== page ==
One of the fundamental principles of trust is that we trust those who we believe understand us. In fact, if we don’t believe they understand us, we don’t trust them. Call this "empathy" if you like. You can also find it in the old sales line, "People don’t care what you know until they know that you care."

This is powerful stuff. Unit7 have figured out that branding and trust need not be incompatible—the key is to trust the people behind the brand. Very much what I was trying to get at a month ago in “Is Brand Trust an Oxymoron.

Kudos to the folks at Unit 7. Doing the trust thing in the real world.

6 replies
  1. Mark Slatin
    Mark Slatin says:

    Great article!! I’m a big fan of Seth Godin’s. Most of the time he’s right on. This time, however, I think I agree with your assessment that a genuine attempt to empathize with others eclipses any drawback of not living in their particular shoes. How would we feel if someone made an honest attempt to better understand us – in this case, going to the extreme of sticking themselves with a needle twice a day or cutting out certain foods? I think one’s “intent” is what Godin undervalued and what you so eloquently illustrated.

  2. Maureen Rogers
    Maureen Rogers says:

    I think that what Unit 7 did with respect to their diabetes-related campaign is amazing – and authentic. No, the marketing people can’t "know" what it’s like to have the constant burden of the medical complications, worry about their kids, etc. – but they could certainly gain some awareness of the stresses associated with the routine obligations, constant worry over food choice, deprivation, etc.

    On a much lower plane, when I was a software product manager, I occasionally spent time shadowing customers as they used our products – one time even spending 24 hours on site for a quarterly event. It was quite an eye-opener to see how people were actually using our products – and coping with the feature gaps, user interface issues, etc.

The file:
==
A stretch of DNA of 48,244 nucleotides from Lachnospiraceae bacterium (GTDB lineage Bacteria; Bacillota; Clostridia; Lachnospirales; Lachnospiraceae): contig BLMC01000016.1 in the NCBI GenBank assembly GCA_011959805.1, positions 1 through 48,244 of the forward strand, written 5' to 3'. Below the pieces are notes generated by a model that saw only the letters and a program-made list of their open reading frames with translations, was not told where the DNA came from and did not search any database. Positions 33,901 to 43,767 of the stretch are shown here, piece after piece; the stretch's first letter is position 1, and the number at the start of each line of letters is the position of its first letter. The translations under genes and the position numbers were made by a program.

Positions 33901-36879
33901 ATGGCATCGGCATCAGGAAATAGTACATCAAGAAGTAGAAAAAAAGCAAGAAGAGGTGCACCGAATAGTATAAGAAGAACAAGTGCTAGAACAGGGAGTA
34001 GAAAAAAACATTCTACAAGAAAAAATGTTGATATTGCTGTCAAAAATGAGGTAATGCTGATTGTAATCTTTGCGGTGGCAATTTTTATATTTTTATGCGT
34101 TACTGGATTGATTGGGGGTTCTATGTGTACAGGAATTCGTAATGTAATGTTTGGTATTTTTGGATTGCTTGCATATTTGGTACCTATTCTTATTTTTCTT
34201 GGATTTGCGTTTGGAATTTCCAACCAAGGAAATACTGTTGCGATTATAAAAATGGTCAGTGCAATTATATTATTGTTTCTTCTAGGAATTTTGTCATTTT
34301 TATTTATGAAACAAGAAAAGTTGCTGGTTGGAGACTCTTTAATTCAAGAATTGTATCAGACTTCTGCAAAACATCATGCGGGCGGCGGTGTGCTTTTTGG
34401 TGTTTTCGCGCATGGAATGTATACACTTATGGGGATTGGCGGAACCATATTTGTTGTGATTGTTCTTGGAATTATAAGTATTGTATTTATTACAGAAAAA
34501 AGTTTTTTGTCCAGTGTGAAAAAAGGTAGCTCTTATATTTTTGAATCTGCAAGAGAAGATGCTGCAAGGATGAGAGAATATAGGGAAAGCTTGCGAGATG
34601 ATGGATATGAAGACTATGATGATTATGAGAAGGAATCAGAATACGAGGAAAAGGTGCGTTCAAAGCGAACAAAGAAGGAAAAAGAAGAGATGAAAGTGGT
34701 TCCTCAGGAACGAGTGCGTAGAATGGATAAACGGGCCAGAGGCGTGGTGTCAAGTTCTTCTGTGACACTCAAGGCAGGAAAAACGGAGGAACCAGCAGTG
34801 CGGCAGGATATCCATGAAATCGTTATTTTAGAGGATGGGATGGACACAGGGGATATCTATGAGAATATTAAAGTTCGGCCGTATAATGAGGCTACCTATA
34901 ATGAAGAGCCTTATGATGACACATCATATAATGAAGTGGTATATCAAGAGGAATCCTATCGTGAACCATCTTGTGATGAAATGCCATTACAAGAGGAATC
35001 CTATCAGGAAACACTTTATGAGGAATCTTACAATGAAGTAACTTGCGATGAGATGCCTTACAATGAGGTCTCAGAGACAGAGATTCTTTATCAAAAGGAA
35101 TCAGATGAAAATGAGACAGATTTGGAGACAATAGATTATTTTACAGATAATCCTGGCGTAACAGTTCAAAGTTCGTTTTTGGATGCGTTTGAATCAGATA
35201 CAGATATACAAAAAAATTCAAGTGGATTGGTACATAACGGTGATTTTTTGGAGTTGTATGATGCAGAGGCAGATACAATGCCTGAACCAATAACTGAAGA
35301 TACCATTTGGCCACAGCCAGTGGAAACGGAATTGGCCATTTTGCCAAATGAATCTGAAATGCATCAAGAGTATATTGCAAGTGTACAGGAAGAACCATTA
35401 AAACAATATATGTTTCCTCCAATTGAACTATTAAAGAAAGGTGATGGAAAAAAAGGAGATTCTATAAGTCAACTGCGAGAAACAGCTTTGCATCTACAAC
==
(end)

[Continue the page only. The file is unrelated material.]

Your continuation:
There is definitely something to be said for the "walk a mile" philosophy.

    I guess I’m sort of surprised that Seth Godin is so down on it.

  3. Brooks C. Sackett
    Brooks C. Sackett says:


    Dear Charlie,

          We need to trust people eventually. Who can we more deeply trust than those who have suffered as we suffer if only temporarily? 

         Thank you, Charlie!


  4. Evan Zall
    Evan Zall says:

    Nice post and I agree with the comments, however I think the subtext of the issue is worth calling out: the new paradigm is not empathy, but transparency.  Just as it is dramatically changing financial and professional services for the better, so communications and marketing follow a similar path.  The combination of clients who buy into full disclosure with online media that is increasingly conversant is transforming marketing into a two-way street that demands a full understanding of clients and the challenges faced by their audiences.

    Basically, you just can’t fake it anymore.  And that’s a good thing.

  5. Shaula
    Shaula says:

    Psst. Two of the links in this article are broken:
    – “Unit7” should point at the company website (http://www.unit7.com/) but currently points at an article on this site;
    – The link to the BrandWeek article redirects to the front page of AdWeek. I took a quick look but I couldn’t find the original article online.